Coffee can helps relatively unknown candidate nab top ballot spot in Philly mayoral race

John Wood has scored prime ballot real estate, but some of the other candidates aren’t worried.

Former Councilmember Marian Tasco draws number 2 ballot slot for mayoral candidate Cherelle Parker. (Tom MacDonald/WHYY)

Former Councilmember Marian Tasco draws number 2 ballot slot for mayoral candidate Cherelle Parker. (Tom MacDonald/WHYY)

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An antique coffee can and some wooden balls helped turn a relatively unknown candidate for Philadelphia mayor into the first name voters will see on their ballots in the May 2023 primary.

John Wood, who calls himself a “law and order” candidate, picked the number one ball from an old Horn and Hardart coffee can Wednesday morning at City Hall. That sets his name as the first listed on the ballot. City Commissioners use the can (which has its own Facebook page) to randomize positions on the primary ballot.

“I think it lifts me tremendously, gets me some donations, maybe some endorsements,” Wood said of his lucky pick.

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The draw for ballot position is a random affair. Some candidates pick proxies to select their ball, others reach into the can itself. Marian Tasco picked the second position for Cherelle Parker. Another relative unknown, Jimmy DeLeon, fills the third slot. Former City Controller Rebecca Rhynhart is fourth.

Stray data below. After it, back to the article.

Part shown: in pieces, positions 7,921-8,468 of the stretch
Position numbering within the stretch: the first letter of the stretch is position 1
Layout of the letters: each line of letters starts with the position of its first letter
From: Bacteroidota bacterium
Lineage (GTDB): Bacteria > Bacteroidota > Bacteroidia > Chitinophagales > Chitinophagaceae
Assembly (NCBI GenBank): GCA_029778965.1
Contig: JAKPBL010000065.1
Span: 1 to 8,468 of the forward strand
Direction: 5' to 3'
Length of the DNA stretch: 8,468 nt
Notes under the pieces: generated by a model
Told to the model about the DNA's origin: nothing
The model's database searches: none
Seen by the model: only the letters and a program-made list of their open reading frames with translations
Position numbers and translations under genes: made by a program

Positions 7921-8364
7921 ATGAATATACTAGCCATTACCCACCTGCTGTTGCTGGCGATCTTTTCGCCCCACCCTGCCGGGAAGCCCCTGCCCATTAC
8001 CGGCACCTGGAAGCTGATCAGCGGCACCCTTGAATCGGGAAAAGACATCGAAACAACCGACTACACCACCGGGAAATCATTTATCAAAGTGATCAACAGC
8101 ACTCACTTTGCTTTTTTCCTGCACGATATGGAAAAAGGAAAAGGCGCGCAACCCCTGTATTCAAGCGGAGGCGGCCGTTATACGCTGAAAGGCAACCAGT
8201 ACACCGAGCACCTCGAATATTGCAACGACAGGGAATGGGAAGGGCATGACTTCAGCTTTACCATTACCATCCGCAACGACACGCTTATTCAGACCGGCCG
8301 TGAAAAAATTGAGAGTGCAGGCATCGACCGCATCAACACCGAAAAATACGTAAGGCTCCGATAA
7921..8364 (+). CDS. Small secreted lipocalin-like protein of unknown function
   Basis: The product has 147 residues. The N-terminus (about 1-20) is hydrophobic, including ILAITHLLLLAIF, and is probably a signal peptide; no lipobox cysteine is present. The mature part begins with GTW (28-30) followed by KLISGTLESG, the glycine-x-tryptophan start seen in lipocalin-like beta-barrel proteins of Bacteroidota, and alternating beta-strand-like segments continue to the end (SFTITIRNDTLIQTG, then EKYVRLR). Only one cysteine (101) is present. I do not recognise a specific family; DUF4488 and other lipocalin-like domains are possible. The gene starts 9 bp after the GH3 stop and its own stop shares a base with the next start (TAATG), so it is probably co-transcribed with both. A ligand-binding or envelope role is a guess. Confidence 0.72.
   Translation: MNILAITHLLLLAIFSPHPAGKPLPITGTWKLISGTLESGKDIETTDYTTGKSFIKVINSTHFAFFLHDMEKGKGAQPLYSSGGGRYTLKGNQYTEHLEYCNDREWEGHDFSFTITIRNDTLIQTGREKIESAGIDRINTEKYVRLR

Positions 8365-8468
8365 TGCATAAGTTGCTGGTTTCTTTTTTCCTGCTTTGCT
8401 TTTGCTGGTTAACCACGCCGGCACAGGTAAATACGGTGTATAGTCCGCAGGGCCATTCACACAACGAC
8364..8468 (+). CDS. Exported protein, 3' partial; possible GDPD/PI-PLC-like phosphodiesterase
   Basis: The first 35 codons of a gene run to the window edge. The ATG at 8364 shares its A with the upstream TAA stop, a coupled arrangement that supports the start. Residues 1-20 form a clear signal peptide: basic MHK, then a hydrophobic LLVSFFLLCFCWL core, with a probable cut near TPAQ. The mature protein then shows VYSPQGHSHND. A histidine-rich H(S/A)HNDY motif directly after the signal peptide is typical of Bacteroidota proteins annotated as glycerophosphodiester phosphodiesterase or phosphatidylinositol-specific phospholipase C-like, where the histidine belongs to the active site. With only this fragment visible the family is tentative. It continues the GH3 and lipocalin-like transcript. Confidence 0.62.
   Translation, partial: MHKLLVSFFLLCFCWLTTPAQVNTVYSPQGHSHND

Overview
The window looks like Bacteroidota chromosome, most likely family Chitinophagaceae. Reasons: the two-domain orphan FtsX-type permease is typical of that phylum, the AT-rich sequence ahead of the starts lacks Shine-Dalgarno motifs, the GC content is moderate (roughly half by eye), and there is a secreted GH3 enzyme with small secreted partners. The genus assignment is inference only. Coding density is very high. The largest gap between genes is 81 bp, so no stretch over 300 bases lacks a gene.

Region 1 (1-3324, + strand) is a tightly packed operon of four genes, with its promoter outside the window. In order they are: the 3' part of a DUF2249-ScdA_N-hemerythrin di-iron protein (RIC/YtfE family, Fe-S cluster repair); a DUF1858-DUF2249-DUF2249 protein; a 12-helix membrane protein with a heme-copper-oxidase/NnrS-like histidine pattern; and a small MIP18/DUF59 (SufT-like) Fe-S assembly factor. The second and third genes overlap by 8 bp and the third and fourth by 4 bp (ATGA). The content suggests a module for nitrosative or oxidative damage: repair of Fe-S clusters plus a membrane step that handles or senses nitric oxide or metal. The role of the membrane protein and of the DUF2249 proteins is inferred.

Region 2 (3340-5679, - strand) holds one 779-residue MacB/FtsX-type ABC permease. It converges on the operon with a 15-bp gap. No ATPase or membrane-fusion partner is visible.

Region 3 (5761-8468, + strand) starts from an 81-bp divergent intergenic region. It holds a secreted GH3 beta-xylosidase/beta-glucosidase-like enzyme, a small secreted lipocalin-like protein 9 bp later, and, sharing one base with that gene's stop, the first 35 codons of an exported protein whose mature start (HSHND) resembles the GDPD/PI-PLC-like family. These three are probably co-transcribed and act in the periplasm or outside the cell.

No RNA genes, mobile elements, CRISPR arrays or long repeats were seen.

The cylinder has sometimes been referred to as the “can of destiny,” due to its potential to bury a popular candidate far down on the ballot, or in Wednesday’s case, elevate a relatively unknown candidate to the top of the heap.

The three expected frontrunners in this year’s contest — Helen Gym, Allan Domb, and Jeff Brown — landed further down the ballot.

“I don’t think it means that much because I have TV advertising,” said Jeff Brown, who picked number eight. “I think people will know who I am.”

Depending on how many candidates stay in the race, Brown’s name could be pushed into the second column.

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Domb got the 11th position followed by Helen Gym in 12th. Gym didn’t show up for the selection, allowing a City Commission official pick for her, as did many others on the ballot.

Ballot position does make a difference, according to many of the politicians who were in attendance. The event was moved to the Mayor’s Reception Room this year because of so many candidates running in the primary.

Councilmember Curtis Jones recalled a story of former Councilmember Bill Greenlee, who seemed to be “an inch taller” after scoring the first ballot position in a previous year’s draw.

“Your heart is about to pump out of your chest, because it’s so random you have no control at all,” said former Councilmember Blondell Reynolds Brown as she recalled approaching the can for her draw in years past. Brown was 52nd in one of her races for council. She said, “You have no control over it at all. And the only thing that ultimately works is God’s favor.”

The final ballot design is in the hands of the commissioners, who don’t finalize the order right away.

Former City Councilmember David Oh is the only Republican in the running, so he will automatically appear on the ballot in the fall.

The full Democratic primary ballot order:

  1. John Wood
  2. Cherelle Parker
  3. James DeLeon
  4. Rebecca Rhynhart
  5. Delscia Gray
  6. Derek Green
  7. Amen Brown
  8. Jeff Brown
  9. María Quiñones Sánchez
  10. Warren Bloom
  11. Allan Domb
  12. Helen Gym

May 1 is the last day to register to vote in the mayoral primary. Election Day is Tuesday, May 16.

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